Tag: Transformative Constitutionalism
Transformative Constitutionalism and the Basic Structure Doctrine: A New Account from Kenya
—Berihun Adugna Gebeye, Humboldt Postdoctoral Research Fellow, Max Planck Institute for Comparative Public Law and International Law, Heidelberg [Editors’ Note: This is one of our biweekly ICONnect columns. For more information on our four columnists for 2021, please see here.] On 13 May 2021, the Constitutional and Human Rights Division of the High Court of Kenya handed down an important judgment in David Ndii and Others v Attorney General and Others (BBI judgment).
The Challenges of Transformative Constitutionalism – A Reply to Jorge González Jácome
–Carlos Bernal, Justice, Colombian Constitutional Court I In “The Promise and Peril of “Transformative Constitutionalism,” Jorge González Jácome comments on my earlier post here at I-CONnect on “The Paradox of the Transformative Role of the Colombian Constitutional Court.” González makes seven claims about my post: (a) That I “advanced an argument against the transformative role of constitutional tribunals”; and (b) that I argue that “transformative constitutionalism should be abandoned because it has not been able to fully achieve the goals set by the constitution.”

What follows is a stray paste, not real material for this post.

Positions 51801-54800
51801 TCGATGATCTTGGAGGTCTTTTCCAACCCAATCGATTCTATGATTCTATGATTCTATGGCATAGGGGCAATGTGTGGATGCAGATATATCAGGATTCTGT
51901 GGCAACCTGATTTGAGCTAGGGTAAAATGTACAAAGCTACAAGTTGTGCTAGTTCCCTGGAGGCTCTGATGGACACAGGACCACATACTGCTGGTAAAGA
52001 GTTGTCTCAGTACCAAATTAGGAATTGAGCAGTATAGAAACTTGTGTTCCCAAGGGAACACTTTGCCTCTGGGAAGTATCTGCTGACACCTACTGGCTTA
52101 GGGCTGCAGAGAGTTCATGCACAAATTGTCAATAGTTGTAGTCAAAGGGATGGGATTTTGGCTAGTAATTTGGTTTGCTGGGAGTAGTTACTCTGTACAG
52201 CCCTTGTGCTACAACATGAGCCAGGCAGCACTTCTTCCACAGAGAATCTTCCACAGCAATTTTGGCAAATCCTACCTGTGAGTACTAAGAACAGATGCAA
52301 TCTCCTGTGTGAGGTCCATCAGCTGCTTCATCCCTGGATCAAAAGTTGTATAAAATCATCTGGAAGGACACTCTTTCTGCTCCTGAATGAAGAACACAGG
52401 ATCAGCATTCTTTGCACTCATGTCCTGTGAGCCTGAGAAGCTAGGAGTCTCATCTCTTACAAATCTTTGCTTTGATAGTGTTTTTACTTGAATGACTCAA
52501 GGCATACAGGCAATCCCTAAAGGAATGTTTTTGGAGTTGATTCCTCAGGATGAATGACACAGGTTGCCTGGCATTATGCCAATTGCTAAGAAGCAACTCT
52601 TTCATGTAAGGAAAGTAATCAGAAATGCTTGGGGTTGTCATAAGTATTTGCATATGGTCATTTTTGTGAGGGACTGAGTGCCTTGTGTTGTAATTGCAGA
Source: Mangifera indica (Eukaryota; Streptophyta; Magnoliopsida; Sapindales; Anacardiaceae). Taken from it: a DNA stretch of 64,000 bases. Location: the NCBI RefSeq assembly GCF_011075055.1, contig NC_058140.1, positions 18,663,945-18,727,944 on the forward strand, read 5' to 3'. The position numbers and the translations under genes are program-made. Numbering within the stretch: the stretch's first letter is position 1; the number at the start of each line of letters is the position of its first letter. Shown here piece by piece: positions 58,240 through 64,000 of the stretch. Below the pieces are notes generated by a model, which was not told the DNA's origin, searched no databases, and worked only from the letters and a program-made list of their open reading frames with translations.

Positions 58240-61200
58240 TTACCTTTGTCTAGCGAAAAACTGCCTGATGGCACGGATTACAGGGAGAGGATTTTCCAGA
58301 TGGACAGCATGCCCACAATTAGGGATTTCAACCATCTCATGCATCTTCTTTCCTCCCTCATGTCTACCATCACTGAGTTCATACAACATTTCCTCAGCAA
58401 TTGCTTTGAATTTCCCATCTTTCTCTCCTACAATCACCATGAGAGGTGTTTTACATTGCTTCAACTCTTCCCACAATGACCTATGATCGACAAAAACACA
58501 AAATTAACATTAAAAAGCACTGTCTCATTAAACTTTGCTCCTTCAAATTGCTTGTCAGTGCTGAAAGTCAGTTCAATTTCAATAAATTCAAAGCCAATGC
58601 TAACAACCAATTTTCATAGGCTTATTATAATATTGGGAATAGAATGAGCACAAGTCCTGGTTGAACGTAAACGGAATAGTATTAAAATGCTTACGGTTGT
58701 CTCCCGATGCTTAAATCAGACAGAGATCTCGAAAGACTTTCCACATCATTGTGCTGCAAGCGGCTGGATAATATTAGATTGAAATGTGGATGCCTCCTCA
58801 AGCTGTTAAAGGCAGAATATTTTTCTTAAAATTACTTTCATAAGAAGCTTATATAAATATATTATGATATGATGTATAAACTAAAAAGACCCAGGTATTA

I-CONnect Symposium–Contemporary Discussions in Constitutional Law–Part I: The Paradox of the Transformative Role of the Colombian Constitutional Court
[Editor’s Note: This is Part I in our Externado symposium on “Contemporary Discussions in Constitutional Law.” The Introduction to the symposium is available here.] –Carlos Bernal, Justice, Colombian Constitutional Court The Colombian Constitutional Court is well-known worldwide for carrying out transformations that political authorities were unable to effectuate.
Transformative Constitutionalism in Latin America: A Dialogic Route to Utopia?
—Leonardo García Jaramillo, Universidad EAFIT, Government and Political Science Department-Colombia[*] In Latin America during the last three decades, the law (and particularly constitutional law) has been changing dramatically both anatomically and physiologically. It has become more widespread and more powerful, transforming its structure and shape, while its functions have grown in a more complex and inter-related way.
Symposium on the Constitutionalization of International Law in Latin America
Editor’s Note: We are pleased to be promote this AJIL Unbound Symposium on the Constitutionalization of International Law in Latin America. AJIL Unbound is the online scholarly companion to the American Journal of International Law. This Symposium, including a thematic introduction and four essays, addresses a subject of interest to scholars of public law and we are delighted to be part of the conversation.